I suppose there is no use in complaining about the country if I cannot propose a solution, or at least my perception of what the future will bring. The first issue to assess is whether or not the DPRK is sustainable in its current form. I am afraid that the answer is yes. The North Korean population is not only prepared to go to war now, but they are also willing and prepared to suffer continued hardship and starvation. As my guide said: “we are not afraid of war; if provoked, we will go to war”. The consequences of the famine in the 90s has been corruption and a certain tolerance towards black markets by authorities, but indeed the lesson that North Koreans have learned is that they (at least most of them) can survive if the situation were to repeat itself. Besides, they are absolutely behind their political leaders whose propaganda is extremely effective. Changing the mindset of the population won’t happen from one day to the next, especially using outside force.

Therefore, the current embargo is insufficient and economic sanctions will only make people suffer while not weakening the political system. Perhaps closing the borders to stop foreign products and equipment, especially oil, from entering would make the average North Korean more inclined to revolt against their leaders, but that would be impossible, not to mention cruel and inhumane.

However bleak North Korea’s future looks, one thing that’s for sure is that China will play a key role in determining it. If, and only if, China decides that DPRK is not sustainable, it will not be. Reform,  domestically-driven change, or a social revolution all currently seem unthinkable. Europe’s experience with West and East Germany, and the dissolution of the USSR are not applicable to the two Koreas. The two countries have evolved too far apart, and their political systems are incompatible. North Koreans live like South Koreans did fifty years ago while South Korea has become one of the world’s most developed nations. North Korea has stagnated into nothingness.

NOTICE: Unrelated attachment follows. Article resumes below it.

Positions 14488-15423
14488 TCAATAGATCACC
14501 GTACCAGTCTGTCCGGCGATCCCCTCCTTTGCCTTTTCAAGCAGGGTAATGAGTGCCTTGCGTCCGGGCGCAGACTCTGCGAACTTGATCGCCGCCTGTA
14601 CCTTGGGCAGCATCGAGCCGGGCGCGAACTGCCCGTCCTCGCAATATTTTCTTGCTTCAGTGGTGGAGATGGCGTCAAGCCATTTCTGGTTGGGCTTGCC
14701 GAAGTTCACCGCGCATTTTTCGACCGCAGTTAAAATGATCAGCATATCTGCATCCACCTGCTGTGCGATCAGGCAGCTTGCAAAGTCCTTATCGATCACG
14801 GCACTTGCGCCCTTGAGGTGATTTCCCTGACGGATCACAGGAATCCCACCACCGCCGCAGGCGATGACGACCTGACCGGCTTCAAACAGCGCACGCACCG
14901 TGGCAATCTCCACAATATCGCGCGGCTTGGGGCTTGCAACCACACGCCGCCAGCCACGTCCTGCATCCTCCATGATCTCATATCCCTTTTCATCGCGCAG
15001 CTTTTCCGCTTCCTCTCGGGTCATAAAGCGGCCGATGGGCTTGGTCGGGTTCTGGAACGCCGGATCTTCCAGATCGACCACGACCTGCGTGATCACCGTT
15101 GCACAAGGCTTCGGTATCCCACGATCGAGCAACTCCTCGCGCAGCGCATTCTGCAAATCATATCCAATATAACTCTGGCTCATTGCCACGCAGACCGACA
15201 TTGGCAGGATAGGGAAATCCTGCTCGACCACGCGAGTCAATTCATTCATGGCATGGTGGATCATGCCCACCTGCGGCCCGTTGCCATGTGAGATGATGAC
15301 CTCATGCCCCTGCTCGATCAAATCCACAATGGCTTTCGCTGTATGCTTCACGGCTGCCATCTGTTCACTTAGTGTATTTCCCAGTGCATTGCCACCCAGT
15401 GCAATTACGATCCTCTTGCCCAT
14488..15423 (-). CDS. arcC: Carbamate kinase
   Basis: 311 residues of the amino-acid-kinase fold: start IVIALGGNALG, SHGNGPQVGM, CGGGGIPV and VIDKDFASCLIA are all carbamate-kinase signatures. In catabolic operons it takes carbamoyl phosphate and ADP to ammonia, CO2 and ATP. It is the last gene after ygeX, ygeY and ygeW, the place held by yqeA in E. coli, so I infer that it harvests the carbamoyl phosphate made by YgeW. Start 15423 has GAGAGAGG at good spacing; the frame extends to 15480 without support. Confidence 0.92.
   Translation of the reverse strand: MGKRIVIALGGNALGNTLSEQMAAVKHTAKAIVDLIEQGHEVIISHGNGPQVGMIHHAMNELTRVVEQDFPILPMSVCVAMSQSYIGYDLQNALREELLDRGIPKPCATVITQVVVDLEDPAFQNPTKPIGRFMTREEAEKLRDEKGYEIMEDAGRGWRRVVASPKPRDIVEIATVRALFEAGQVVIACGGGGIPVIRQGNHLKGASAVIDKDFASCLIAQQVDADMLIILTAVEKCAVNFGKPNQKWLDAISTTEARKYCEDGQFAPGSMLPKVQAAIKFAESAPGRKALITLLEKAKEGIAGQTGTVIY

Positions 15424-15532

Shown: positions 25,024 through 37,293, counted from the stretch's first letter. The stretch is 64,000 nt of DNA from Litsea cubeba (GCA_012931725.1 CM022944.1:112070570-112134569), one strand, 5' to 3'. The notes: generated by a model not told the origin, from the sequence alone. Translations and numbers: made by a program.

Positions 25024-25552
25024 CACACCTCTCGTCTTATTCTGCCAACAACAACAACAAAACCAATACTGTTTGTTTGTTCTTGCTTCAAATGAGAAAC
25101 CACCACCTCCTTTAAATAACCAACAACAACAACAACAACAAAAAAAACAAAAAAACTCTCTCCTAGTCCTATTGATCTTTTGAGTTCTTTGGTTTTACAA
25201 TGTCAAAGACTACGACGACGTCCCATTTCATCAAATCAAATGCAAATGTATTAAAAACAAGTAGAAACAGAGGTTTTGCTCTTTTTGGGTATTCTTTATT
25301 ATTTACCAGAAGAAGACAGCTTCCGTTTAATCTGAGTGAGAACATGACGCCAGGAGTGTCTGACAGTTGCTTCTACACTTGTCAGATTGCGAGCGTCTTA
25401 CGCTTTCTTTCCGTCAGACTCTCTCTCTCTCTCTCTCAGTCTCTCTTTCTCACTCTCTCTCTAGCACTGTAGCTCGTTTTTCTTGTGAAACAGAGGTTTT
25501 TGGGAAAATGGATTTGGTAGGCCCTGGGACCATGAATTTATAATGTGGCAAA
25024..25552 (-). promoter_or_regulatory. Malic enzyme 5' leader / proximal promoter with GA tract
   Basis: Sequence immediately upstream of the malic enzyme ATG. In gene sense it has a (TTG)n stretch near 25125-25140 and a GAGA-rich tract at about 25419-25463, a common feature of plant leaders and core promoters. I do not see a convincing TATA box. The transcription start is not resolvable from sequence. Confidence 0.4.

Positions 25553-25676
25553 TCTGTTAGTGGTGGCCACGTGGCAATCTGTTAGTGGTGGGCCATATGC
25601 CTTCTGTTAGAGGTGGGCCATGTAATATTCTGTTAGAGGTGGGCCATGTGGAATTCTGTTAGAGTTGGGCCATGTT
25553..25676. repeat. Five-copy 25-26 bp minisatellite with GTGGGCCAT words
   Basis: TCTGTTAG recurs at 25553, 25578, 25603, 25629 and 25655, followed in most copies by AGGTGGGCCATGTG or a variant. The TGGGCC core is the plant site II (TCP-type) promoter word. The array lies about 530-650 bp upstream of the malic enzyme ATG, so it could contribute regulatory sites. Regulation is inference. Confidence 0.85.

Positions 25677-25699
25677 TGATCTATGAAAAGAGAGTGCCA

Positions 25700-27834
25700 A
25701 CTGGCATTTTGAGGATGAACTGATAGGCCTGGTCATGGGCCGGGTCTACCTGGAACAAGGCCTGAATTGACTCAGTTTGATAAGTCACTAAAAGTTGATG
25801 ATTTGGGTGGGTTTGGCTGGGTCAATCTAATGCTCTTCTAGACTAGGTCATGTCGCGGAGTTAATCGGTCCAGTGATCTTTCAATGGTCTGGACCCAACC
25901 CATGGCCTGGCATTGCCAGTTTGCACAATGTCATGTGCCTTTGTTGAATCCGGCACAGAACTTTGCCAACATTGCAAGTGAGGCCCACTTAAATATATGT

Consequently, only through a gradual, slow and cautions re-establishment of the relationships between the two Koreas will we see an improvement in the quality of life of North Koreans. A glimmer of hope has been sparked by the two sides’ expressed wishes to form a type of confederation. In the foreseeable future we could see the border between the two countries being re-opened for people and goods. And the dream in two or three generations is that, as China Mainland and Hong Kong did, we end up with ‘one country, two systems’.

After visiting the International Friendship Exhibition in Mount Myohyang (which displays the gifts received by the Kims from world political and business leaders), the local manager asked me to write a few words in their guestbook when she learned that I am a ‘Professor’.

This is what I wrote: “I hope we can return one day with a gift for the people of North Korea”.

Arturo Bris is Professor of Finance at IMD and directs the IMD World Competitiveness Center. He will be giving a keynote speech at IMD’s Orchestrating Winning Performance which takes place from June 27 to July 1 2016.